Marine Weather and Tides
12/16/2019 NOAA is having trouble with requests that include wind gusts. I am posting graphs without wind gusts until it gets fixed.
10/9/2019 Updated the Marine Zones.
9/4/2019 Fixed the weather maps due to NOAA moving them.
7/25/2019 New feature in the Airports section gives a link to 5 minute updates for data reports.
|Sunrise 6:18AM||Sunset 8:23PM||Thursday August 6, 2020 8:47 PM EDT (00:47 UTC)||Moonrise 9:24PM||Moonset 8:05AM||Illumination 91%|
7 Day Forecast for Marine Location Near Grantsville, MDHourly EDIT Help
Area Discussion for - Baltimore, MD/Washington  (on/off)  Help NOTE: mouseover dotted underlined text for definition
FXUS61 KLWX 061841 AFDLWX
Area Forecast Discussion National Weather Service Baltimore MD/Washington DC 241 PM EDT Thu Aug 6 2020
A frontal boundary will remain stalled near the region through Friday. High pressure builds over our region this weekend before shifting offshore early next week.
NEAR TERM /THROUGH TONIGHT/.
Looking at surface obs this afternoon the stalled boundary looks to be located near the I-95 corridor. This boundary is looks to shift westward this afternoon but should remain mostly stalled over our region. Mesoanalysis shows that an axis of higher PW's is located east of the Blue Ridge Mountains with values above 1.9 inches and above 1.7 east of the Allegany front. A few showers and thunderstorms are currently on the radar but the coverage is expected to increase through this evening. A combination of the stalled boundary coupled with a shortwave moving through along with with good placement of the upper level jet will lead to environment conducive for scattered thunderstorms that have the potential to become severe. The main threat this evening will be the threat for heavy rain storms that have the potential to cause flash flooding and longer fused flood warnings.
The 12Z HREF has come in with more widespread coverage with a signal that areas in central Virginia especially east of I-81 and south of the DC metro. There is significant signs that southern Maryland and central Virginia will get a decent punch of rain and storms, but there are hints of a threat for northern Virginia and possibly parts of northern Virginia. A Flash Flood Watch has been issued to cover this threat. Models have been showing that the threat for heavy rain could continue into the early morning periods of Friday.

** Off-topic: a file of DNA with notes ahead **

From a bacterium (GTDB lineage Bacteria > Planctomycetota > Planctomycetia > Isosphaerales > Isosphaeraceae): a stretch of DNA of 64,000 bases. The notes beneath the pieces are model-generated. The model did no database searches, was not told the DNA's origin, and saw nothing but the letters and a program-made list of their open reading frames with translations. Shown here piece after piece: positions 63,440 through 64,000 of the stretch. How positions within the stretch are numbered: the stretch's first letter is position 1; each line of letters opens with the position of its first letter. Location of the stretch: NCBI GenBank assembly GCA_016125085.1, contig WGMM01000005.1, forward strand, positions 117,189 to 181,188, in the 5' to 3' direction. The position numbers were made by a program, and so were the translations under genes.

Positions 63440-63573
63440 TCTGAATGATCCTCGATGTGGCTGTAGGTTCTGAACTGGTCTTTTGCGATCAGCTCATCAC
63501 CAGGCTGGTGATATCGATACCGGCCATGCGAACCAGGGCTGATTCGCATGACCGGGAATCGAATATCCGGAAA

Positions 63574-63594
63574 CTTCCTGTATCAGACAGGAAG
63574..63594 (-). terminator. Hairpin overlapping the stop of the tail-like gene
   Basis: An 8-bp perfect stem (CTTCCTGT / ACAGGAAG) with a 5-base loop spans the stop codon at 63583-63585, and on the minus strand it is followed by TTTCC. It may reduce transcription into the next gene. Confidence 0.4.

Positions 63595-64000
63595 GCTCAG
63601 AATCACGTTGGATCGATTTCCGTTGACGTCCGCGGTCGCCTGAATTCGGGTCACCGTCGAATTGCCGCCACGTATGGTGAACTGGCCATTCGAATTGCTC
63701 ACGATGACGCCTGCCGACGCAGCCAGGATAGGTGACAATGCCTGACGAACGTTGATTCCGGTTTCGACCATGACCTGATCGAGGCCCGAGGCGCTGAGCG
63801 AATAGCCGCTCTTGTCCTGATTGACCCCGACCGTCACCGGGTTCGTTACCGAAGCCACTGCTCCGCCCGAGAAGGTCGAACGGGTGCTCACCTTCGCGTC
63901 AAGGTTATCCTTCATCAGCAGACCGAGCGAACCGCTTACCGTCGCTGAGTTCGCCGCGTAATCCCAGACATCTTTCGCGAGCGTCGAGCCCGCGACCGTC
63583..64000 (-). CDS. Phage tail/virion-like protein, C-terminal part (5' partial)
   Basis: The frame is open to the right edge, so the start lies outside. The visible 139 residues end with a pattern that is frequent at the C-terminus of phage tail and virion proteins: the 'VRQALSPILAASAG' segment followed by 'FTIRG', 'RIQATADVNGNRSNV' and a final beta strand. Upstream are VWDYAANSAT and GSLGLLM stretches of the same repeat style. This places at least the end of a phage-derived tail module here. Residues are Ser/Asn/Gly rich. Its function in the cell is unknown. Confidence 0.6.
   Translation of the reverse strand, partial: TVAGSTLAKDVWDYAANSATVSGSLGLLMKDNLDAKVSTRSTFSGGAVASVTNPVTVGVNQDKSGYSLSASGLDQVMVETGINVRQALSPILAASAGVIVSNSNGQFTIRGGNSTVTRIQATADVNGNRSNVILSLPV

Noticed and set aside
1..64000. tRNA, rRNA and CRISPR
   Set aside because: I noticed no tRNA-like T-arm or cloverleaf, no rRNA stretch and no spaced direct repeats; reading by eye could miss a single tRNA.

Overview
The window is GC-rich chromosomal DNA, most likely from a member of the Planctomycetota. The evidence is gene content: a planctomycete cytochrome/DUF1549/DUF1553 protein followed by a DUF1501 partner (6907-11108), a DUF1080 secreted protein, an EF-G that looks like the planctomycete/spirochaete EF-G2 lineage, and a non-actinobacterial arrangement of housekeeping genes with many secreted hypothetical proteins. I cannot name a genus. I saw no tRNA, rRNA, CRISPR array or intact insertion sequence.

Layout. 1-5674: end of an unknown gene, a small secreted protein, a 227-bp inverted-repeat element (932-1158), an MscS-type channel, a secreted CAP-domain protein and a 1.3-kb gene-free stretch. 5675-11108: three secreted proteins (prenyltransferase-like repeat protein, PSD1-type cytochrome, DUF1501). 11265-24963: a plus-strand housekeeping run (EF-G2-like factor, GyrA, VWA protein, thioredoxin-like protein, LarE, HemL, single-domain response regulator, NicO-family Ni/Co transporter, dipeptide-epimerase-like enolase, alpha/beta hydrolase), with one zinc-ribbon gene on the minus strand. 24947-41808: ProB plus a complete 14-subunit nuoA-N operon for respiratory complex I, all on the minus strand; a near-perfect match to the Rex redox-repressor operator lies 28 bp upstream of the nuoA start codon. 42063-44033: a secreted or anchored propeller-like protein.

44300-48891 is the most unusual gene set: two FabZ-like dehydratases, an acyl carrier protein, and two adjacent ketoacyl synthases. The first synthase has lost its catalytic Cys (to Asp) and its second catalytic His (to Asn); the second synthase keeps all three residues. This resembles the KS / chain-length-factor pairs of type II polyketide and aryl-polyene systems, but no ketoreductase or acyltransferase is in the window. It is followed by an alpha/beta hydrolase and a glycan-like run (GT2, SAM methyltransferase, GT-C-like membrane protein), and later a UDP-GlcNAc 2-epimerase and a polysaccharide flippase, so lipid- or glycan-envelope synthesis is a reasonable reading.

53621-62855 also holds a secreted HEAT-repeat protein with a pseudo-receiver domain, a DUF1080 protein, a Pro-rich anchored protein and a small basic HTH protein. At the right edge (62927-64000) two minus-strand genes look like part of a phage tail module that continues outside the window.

SHORT TERM /FRIDAY THROUGH SATURDAY NIGHT/.
The stationary boundary remains stalled over our region through Friday. Multiple upper level shortwaves are expected to move through our region with the main trough axis approaching from our west late Friday through early Saturday. The continued presences of the stalled boundary overhead along with multiple shortwaves and upper level jet will lead to a continue threat for severe weather and flash flooding. Both global and mesoscale models are showing an axis of precipitation moving through areas along and east of the Blue Ridge mountains. This area has already received a lot of rain from the tropical storm and will received additional rainfall this evening. The current Flash Flood Watch may need to be extended through tomorrow afternoon but I will punt that off to evening shift to make that decision. I again think that flooding threat will be the bigger concern but I can't rule out a few severe storms on Friday. The coverage of storms and showers should lessen by Friday evening and into the overnight periods.
The trough axis shifts through and east of our region by Saturday morning. A few lingers showers will be possible into early Saturday but weak high pressure tries to start building over our region by Saturday afternoon. Clearing skies and a weak easterly flow should allow temps to rise up into the mid to upper 80s on Saturday with lows in the 60s and lower 70s.
LONG TERM /SUNDAY THROUGH THURSDAY/.
Sunday through Wednesday will see a gradual warming, as upper level ridging very slowly builds into the region from the west. Our area will be right on the outer periphery of the upper ridge, so there will be a few week shortwave troughs through the middle of next week that pass nearby. Meanwhile, surface high pressure will be overhead Sunday, before moving offshore into the early portion of the week.
So, all that being said, think Sunday is the least active day in the long term period, with only a few diurnally driven showers/storms out over the higher elevations with the aid of the terrain circulation. As high pressure moves offshore, heat and humidity will gradually increase Monday through Wednesday, which will aid in thunderstorm development each day. This is a return to the pattern we saw for much of July, which favored thunderstorm formation off of the river/bay breezes and the terrain circulations over the higher elevations. While not anticipating any organized severe weather at this time, can't rule out a few stronger storms each day, aided by locally enhanced shear due to mesoscale boundaries.